27) If you have had MS for this long you would have more lesions.
see #7 above.
28) We repeated your MRI in 3, 6, 12 (whatever) months to see if it changed. It didn't therefore you don't have MS.
When the MRI shows more lesions, or healing of a lesion it provides additional evidence for the diagnosis of MS. However, if the MRI hasn't changed, we can't say anything about the likelihood of MS. Lack of change does not provide any good evidence "against" the diagnosis.
29) Lesions can't disappear in MS
Oh, Puppypoop! Lesions come and lesions go, but mostly they come. Of course there is healing of the myelin in MS. This is well-known and well-documented. It is this nature of lesions appearing and a few disappearing that is so characteristic of MS and less so of other MS mimics.
30) If your brain MRI is clear then you don't have MS and we don't need to look further.
About 25% of people with MS have lesions ONLY in the spinal cord. The official recommendations for using the MRI in diagnosing MS state that if the history and or physical is suggestive for MS and brain MRI is clear or non-diagnostic (not enough evidence to make a diagnosis) then the spinal cord should be imaged. In my case I only had one measly (but classic) lesion in my brain MRI, but had six in my spinal cord which clinched my diagnosis. Many MS neuros recommend doing both brain and spine initially.
Because far fewer diseases cause lesions in the spinal cord, a lesion there is of great importance. People who are denied a spine MRI in the face of suggestive symptoms and physical findings have a dunce for a neurologist.
31) You have lesions because you drank or smoked.
It is true and has been shown that smoking is a risk factor in developing MS. This has been shown conclusively. So, any doctor that dismisses MS because the lesions are "due to smoking" (doubtful) ISN'T thinking the problem through. (Oh, he of the escaping brain) The smoking, earlier or currently has made MS more likely. Smoking also may cause the MS to progress more rapidly.
32) You can't do anything to bring on the symptoms of MS.
Say what? Someone's slimy, gray thing got away! Ummm...let me count the ways. 1) Flex your neck to elicit L'Hermittes, 2) exercise to bring on general and localized fatigue and symptoms, 2) hot environments to bring out a cornucopia of neurological problems especially, 3) drink alcohol to bring on otherwise mild vertigo symptoms, 4) stand close to a busy street to have your vision go wonky, 5) Get an immunization or an infection. This guy apparently never heard of Uhthoff's Phenomenon. Sheesh! Really?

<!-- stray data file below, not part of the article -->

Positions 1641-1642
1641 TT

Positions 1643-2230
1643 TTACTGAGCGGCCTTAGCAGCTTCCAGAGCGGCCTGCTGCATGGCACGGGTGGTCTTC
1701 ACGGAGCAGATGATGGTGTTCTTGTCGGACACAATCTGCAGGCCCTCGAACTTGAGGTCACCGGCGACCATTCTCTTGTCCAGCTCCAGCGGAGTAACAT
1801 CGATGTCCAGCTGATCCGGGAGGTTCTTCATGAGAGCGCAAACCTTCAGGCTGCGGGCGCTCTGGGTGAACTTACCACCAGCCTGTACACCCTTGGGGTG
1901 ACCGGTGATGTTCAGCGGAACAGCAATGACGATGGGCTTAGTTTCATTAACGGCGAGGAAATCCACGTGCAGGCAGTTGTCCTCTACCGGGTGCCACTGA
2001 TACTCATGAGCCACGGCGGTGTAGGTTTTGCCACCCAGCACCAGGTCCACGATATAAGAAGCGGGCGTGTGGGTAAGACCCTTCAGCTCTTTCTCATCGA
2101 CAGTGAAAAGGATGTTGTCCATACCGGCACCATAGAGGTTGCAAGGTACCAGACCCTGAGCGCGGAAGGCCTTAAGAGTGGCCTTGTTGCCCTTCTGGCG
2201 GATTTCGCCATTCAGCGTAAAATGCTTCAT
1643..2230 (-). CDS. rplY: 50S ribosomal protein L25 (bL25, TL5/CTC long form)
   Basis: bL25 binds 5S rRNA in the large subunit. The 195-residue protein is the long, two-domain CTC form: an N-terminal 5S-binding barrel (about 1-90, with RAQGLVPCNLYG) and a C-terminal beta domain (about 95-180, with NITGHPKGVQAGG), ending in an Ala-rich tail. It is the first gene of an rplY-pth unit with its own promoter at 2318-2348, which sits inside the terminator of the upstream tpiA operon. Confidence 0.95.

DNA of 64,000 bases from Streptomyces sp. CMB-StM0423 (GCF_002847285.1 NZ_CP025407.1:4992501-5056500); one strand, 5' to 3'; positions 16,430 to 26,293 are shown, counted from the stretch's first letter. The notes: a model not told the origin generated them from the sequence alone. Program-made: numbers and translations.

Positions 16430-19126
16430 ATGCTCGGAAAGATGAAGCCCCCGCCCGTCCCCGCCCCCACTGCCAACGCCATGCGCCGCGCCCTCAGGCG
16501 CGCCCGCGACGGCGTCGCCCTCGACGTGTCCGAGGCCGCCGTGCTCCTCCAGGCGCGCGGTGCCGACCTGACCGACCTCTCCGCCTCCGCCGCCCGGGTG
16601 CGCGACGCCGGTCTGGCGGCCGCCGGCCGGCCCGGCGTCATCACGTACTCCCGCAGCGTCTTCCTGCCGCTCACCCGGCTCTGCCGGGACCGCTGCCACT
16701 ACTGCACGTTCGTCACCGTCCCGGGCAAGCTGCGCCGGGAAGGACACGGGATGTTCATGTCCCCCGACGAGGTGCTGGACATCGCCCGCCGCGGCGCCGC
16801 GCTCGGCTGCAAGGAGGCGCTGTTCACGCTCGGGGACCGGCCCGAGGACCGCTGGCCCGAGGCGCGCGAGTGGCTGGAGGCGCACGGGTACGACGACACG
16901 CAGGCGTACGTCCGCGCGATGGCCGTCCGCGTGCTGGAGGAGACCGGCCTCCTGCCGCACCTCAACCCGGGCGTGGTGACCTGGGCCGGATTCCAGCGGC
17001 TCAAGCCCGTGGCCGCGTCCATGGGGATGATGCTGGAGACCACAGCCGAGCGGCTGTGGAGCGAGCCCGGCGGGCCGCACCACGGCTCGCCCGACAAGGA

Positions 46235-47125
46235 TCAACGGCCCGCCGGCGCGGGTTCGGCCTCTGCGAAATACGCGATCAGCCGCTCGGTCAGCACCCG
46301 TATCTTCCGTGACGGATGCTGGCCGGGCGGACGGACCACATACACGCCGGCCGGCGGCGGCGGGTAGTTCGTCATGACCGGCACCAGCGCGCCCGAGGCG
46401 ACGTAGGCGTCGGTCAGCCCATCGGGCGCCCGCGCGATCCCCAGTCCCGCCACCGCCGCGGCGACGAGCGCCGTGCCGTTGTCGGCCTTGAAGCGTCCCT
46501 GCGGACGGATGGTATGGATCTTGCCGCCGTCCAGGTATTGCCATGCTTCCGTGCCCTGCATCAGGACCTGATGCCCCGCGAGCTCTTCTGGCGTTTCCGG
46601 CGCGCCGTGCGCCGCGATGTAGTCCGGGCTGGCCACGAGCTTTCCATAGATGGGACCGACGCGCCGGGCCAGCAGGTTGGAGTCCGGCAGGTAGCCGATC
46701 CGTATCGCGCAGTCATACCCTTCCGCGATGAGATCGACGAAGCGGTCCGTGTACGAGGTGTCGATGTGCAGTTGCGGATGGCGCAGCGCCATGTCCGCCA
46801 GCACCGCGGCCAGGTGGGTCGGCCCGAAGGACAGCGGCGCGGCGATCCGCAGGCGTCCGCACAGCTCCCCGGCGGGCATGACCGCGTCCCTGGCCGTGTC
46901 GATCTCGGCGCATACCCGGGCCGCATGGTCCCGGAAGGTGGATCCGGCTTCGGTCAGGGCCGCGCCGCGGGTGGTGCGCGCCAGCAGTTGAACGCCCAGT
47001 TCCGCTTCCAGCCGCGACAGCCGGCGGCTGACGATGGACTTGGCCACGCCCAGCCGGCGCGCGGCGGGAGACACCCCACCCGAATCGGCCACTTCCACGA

33) The length of time you have had MS will correlate with the number of lesions you have. Therefore, if you have a lot of lesions and a short history of symptoms it can’t be MS and conversely if you don't have many lesions, but have a long history of symptoms, then it also can't be MS.
This is patently ridiculous! There are innumerable reports of a person having the first symptoms of MS and immediately being found with a brain full of lesions. Then there are also the people who have a decade or more of symptoms and few lesions. There often is NO correlation between number of lesions and length of symptoms.
34) MS is an MRI diagnosis.
Wrong! Wrong! and WRONG!! MS is a diagnosis of symptoms that suggest demyelination, combined with a neuro exam that shows multiple areas of damage in the central nervous system. If all other reasonable explanations are ruled out, the MRI is only needed to provide confirmatory evidence. If the history and physical don't have all the needed evidence then the MC allow the doctor to use the MRI to provide some of the missing evidence.
Some researchers are attempting to find the right pattern of MRI findings that will allow doc's to diagnose MS on the basis of the MRI. I find this scary. The more that we focus on this, the more docs will be tempted to ignore our symptoms and physical exam in favor of doing a simple MRI. Doing this allows great harm to be done by assuming that the MRI process will always show every bit of damage that is occurring in a patient's central nervous system, that the MRI will always be perfectly and completely interpreted, and that all reports will always be a reflection of everything that is seen. Alas, this will all only be true when human beings become perfect.
35) The McDonald Criteria dictate the number and locations of lesions that are needed to diagnose MS.
This may be one of the biggest myths out there. The McDonald Criteria, in fact, were NOT developed to diagnose every case! They were developed to aid our doctors when the clincial picture wasn't enough. Yes, a classic MRI can certainly raise the suspicion of MS very high in a neurologist's mind, but the minimally postive MRI can also give enough evidence that - when combined with enough evidence in the history and physical - to make the diagnosis of MS the only reasonable answer.